MPs high-five in Commons over Senate approval of gender neutral O Canada

Bill will change ‘In all thy sons command’ to ‘in all of us command’

A handful of Liberal MPs paying tribute to Canada’s newly — if not quite official — gender-neutral national anthem have hit a sour note with the Speaker of the House of Commons.

Mona Fortier, who succeeded the late Mauril Belanger in the riding of Ottawa-Vanier, led a brief singalong prior to question period to celebrate the change to the anthem, which won Senate approval Wednesday night.

Belanger had championed a bill to change “In all thy sons command” to “in all of us command,” but it languished for months in the upper chamber following his death in August 2016 before senators finally broke the logjam.

Fortier cheered the breakthrough in a member’s statement in the Commons today before leading some of her fellow MPs in a chorus of the new lyric.

Speaker Geoff Regan, however, was unimpressed.

He says singing in the House of Commons is forbidden, except on Wednesdays when all MPs begin the legislative day with a rendition of the national anthem.

Fortier, who won a byelection in Ottawa-Vanier last April, said she was “honoured” and “delighted” to watch Belanger’s Bill C-210 win Senate approval late Wednesday. All that is left is for the bill to receive royal assent from the Governor General.

READ MORE: B.C. MP says most oppose changes to Canada’s national anthem

EDITORIAL: Debate of national anthem lyrics is ‘moot’

“Our anthem will very soon be gender neutral, promoting Canada’s commitment to the equality of sexes and women’s rights,” she said.

“I’m very proud to stand here today and sing along with all of my honourable colleagues: ‘In all of us command’.”

Regan, however, was having none of it.

“As much as we all appreciate patriotism, I would remind members that we’re not here to sing or chant — except on Wednesdays, of course, when we sing the national anthem,” he said.

“It should be one person at a time. I know members understand that.”

That was nothing, however, compared to the outrage expressed Wednesday by Conservative senators who had used procedural tactics to stall Belanger’s bill for more than a year, only to bitterly accuse their independent counterparts of shutting down debate Wednesday to finally force a vote.

Tory senators showed their displeasure by refusing to take part.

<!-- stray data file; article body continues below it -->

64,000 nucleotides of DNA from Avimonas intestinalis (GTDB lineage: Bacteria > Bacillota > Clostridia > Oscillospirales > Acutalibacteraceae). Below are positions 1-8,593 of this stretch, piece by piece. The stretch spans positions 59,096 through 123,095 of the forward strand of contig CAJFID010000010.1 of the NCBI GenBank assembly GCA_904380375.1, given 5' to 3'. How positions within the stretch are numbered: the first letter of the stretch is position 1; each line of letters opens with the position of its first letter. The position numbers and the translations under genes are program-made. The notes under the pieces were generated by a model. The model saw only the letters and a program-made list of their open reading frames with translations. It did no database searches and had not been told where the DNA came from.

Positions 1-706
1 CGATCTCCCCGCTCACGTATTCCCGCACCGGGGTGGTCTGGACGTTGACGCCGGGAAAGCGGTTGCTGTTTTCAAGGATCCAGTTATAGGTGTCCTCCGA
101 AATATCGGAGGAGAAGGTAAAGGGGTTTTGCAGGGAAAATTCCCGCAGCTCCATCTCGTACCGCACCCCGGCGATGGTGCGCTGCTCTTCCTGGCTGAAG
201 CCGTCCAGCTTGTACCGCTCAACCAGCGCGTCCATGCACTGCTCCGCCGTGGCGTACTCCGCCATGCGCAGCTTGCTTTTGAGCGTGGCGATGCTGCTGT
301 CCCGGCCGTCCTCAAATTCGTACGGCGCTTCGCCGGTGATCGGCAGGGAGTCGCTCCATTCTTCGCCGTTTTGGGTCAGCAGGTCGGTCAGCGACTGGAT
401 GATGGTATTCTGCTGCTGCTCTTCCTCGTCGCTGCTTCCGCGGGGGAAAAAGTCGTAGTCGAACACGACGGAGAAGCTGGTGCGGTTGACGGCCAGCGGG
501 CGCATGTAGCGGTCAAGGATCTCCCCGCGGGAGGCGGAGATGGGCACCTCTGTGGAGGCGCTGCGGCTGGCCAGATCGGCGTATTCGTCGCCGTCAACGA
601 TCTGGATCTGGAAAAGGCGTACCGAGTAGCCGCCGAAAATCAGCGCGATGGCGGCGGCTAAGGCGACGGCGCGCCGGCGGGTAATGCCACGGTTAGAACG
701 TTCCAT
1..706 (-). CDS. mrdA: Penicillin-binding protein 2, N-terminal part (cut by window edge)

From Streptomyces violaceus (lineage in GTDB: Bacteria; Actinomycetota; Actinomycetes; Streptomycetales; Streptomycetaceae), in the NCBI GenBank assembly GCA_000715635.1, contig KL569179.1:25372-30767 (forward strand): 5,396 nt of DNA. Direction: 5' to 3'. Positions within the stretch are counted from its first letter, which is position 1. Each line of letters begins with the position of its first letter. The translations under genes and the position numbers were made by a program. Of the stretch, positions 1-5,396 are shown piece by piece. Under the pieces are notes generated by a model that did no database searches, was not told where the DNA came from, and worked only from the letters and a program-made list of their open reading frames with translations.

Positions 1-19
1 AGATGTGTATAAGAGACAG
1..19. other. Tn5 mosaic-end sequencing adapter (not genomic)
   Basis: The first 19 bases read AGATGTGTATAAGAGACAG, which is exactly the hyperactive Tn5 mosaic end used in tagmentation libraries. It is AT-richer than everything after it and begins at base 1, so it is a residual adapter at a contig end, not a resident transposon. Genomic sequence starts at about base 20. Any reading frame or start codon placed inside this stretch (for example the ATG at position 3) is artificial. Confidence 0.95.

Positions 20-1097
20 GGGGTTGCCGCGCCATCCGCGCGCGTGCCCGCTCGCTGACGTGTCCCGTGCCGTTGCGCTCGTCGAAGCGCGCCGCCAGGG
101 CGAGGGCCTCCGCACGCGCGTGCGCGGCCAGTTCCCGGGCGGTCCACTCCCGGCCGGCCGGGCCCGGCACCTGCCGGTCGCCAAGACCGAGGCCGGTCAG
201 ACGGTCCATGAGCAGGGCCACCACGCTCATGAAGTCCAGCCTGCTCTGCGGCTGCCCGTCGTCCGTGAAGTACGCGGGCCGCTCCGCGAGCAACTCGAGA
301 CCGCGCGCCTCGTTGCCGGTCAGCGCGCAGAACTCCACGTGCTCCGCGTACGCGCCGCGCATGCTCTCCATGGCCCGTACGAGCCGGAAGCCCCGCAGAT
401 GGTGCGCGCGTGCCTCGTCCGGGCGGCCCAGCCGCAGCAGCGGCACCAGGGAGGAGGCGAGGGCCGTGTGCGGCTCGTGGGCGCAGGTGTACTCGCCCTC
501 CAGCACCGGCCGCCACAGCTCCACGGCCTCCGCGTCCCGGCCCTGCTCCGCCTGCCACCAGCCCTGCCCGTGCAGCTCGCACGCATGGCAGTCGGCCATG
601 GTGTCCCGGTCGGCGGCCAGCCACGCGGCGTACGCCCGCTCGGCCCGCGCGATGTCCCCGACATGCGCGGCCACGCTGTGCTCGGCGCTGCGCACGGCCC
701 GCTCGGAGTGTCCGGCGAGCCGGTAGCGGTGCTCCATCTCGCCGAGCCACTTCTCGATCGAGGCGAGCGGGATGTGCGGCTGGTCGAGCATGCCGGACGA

In a statement Wednesday, Sen. Larry Smith, the Opposition leader in the Senate, called the tactics of his rivals “unprecedented” and “illegitimate.”

“We are, by refusing to endorse these actions, putting the Trudeau government on notice that we will now use all legitimate means available to us allowed for under the rules to restore our right and the right of all Senators to debate in the chamber.”

The Canadian Press

Like us on Facebook and follow us on Twitter.

Just Posted

Slocan Valley added to communities on flooding evac alert

Kootenay Lake is expected to reach flooding level in Nelson by Friday

PHOTOS: Cantering like a boss

Jacky Cooper was in Blewett this weekend to teach at the Nelson and District Riding Club

UPDATED: Hwy 3 west of Creston remains closed due to mudslide

A detour is available on the Kootenay Lake Ferry, but commuters could see wait times

COLUMN: Making a wildlife smart community

David White writes how property owners can avoid conflict with nature

Police searching for Nelson man

Brent Mickelson hasn’t been heard from since February

VIDEO: After the floods, comes the cleanup as Grand Forks rebuilds

Business owners in downtown wonder how long it will take for things to go back to normal

B.C. sues Alberta over bill that could ‘turn oil taps off’

Lawsuit is the latest move in the two provinces’ ongoing feud over the Kinder Morgan pipeline

Liberal government introduces measures to update Canada’s family laws

Justice officials say there have not been substantial updates to federal family laws in 20 years

B.C. mom threatens legal action against sunscreen company

Caleb Jordan, 6, was covered in blisters 20 minutes after using Banana Boat sunscreen

BC Games Society president to step down

Kelly Mann says it’s time for a change after 26 years with the society

B.C. politicians framed by anonymous sticky-note doodler

Insider has been posting caricatures from the B.C. legislature to social media

27 years since initial police probe, polygamist leader to be sentenced in June

Prosecutor recommend up to 6 months jail, defence asks for conditional or absolute discharge

Governments kick in cash for B.C. farmers, food processors

Ottawa, Victoria contribute $14 million over five years to help develop new products, processes

UBC professor claims victory at B.C. car race

A physics engineering professor had the fastest time during Kelowna hill climb race

Most Read